California Bear

Filmmaker Greg Browning Reflects on His Generation’s Unique Impact on Surf Culture

For Greg Browning, also known as Geebs, Thursday mornings mean breakfast at Eat At Joe’s in South Redondo Beach. Greg and his crew of approximately a dozen others gather on the patio, taking up an entire row of pushed-together tables so they can chat about life, surfing, filming and mentoring the next generation.

Skateboarding came first for Greg. Surfing didn’t come into the picture until they moved to Hermosa Beach from Torrance. “Mom moved us [with older brother Jeff] to Hermosa, kicking and screaming, when I was 7 years old,” remembers Greg. “I had no idea what that moment would lead to.” 

Jeff, 2½ years older, learned how to surf at 8th Street. “I would teach Greg, and then once he figured it out, he would be better at it than me,” he says. Soon Greg and his best friend, Jack Doolittle, were south of the Hermosa pier surf rats along with identical twins Keith Brewer and Derek Brewer. “One day Matt Walls, who was a few years older, invited the Brewers and me to surf at 16th Street,” Greg says. 16th Street has a storm drain, so the runoff creates a channel that forms left- and right-breaking waves. “It was a game changer,” he recalls. 

Around the same time, the boys met Howard Eddy, a retired Magnavox engineer who lived a few houses up on a walk street. One of the boys asked him to shoot video of them surfing, and the rest is history. 

Howard filmed hundreds of hours of footage of the boys surfing. Surf in the morning, go to school and watch the footage after school. Greg believes watching those tapes helped him become a better surfer. Plus, Howard taught him how to fix broken cameras—a skill that would come in handy later in life.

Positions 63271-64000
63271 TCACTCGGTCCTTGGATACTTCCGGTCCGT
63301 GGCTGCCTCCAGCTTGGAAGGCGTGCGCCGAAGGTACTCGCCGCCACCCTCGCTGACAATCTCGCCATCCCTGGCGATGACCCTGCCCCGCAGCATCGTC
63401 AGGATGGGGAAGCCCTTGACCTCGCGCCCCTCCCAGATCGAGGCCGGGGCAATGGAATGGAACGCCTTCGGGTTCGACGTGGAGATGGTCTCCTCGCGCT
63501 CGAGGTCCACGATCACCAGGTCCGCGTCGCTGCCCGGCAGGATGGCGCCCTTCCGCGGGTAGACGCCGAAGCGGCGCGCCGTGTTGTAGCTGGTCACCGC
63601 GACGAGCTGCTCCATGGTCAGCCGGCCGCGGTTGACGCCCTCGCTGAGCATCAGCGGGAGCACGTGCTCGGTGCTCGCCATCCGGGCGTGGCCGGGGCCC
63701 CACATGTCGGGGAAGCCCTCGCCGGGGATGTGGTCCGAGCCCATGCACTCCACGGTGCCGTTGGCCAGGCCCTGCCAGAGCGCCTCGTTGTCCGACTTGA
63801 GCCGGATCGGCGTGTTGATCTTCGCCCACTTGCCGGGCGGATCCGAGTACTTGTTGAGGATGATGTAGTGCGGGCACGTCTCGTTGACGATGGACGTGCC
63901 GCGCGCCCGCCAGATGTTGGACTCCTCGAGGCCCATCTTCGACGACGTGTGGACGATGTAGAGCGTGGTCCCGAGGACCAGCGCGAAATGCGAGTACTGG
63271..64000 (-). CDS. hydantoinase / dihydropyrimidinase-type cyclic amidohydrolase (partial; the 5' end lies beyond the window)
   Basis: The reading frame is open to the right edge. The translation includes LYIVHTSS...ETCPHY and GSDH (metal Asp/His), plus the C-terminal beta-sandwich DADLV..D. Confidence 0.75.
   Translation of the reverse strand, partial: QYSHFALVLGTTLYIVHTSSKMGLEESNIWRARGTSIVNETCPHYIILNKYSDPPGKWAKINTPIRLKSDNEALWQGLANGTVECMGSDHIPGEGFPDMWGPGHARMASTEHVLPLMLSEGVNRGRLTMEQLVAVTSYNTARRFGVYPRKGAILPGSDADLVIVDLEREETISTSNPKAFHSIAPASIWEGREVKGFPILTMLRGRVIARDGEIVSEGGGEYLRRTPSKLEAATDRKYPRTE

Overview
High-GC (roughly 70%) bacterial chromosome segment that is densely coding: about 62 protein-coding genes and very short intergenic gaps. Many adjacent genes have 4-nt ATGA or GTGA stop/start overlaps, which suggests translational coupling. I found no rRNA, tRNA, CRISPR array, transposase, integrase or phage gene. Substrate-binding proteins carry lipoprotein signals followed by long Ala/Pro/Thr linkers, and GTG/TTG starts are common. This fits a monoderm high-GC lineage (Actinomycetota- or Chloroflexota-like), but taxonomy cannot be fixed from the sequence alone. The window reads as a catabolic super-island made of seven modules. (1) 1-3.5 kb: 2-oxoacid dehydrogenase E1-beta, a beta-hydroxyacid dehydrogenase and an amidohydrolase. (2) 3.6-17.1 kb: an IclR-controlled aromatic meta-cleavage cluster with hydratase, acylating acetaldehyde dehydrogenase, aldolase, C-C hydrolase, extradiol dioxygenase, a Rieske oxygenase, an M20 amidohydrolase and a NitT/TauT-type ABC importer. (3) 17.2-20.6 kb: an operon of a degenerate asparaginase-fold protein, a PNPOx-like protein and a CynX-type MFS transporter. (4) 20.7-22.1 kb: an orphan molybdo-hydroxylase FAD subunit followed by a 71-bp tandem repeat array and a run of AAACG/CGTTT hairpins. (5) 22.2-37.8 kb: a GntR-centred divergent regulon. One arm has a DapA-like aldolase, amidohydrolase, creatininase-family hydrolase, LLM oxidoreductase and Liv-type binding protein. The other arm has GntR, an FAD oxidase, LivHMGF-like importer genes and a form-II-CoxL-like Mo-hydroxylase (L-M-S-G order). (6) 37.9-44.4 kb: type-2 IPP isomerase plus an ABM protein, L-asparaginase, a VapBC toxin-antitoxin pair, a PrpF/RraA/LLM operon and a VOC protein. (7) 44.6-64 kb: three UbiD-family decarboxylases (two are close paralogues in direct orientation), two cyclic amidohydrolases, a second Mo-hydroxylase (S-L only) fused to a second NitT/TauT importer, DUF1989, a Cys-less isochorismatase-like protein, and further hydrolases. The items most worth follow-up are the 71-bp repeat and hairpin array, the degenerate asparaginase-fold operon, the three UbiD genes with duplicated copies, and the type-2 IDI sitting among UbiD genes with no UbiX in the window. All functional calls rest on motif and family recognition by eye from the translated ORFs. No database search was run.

Greg excelled quickly, and by age 13 he started competing at National Scholastic Surfing Association contests. After his father gifted him an 8 mm RCA camcorder, he also began making films. Greg became well known for his silky-smooth surf style. As a “free surfer,” he chose not to pursue contests. 

“He is a powerfully explosive small-wave surfer but also has the ridiculous courage it takes to drop in on the biggest sets at the Redondo Breakwall,” notes musician Jim Lindberg. “He does all of this while being one of the gentlest, most laid-back and funniest guys you’ll ever meet. And he brought all that to his filmmaking as well.”

A cultural legend, Greg is part of a small group of American surfers coined the Momentum Generation, credited with surfing’s break into the mainstream. This group includes Kelly Slater, Rob Machado, Shane Dorian, Benji Weatherley, Taylor Knox, Kalani Robb and Donavon Frankenreiter. Some dominated the contest scene, namely Slater, an 11-time World Champion. Others realized the endless opportunities in filming free surfing for content. In 1993 Greg filmed parts in three of Taylor Steele’s popular movies, including Momentum II. Also, with the help of local photographer Mike Balzer, he landed magazine covers.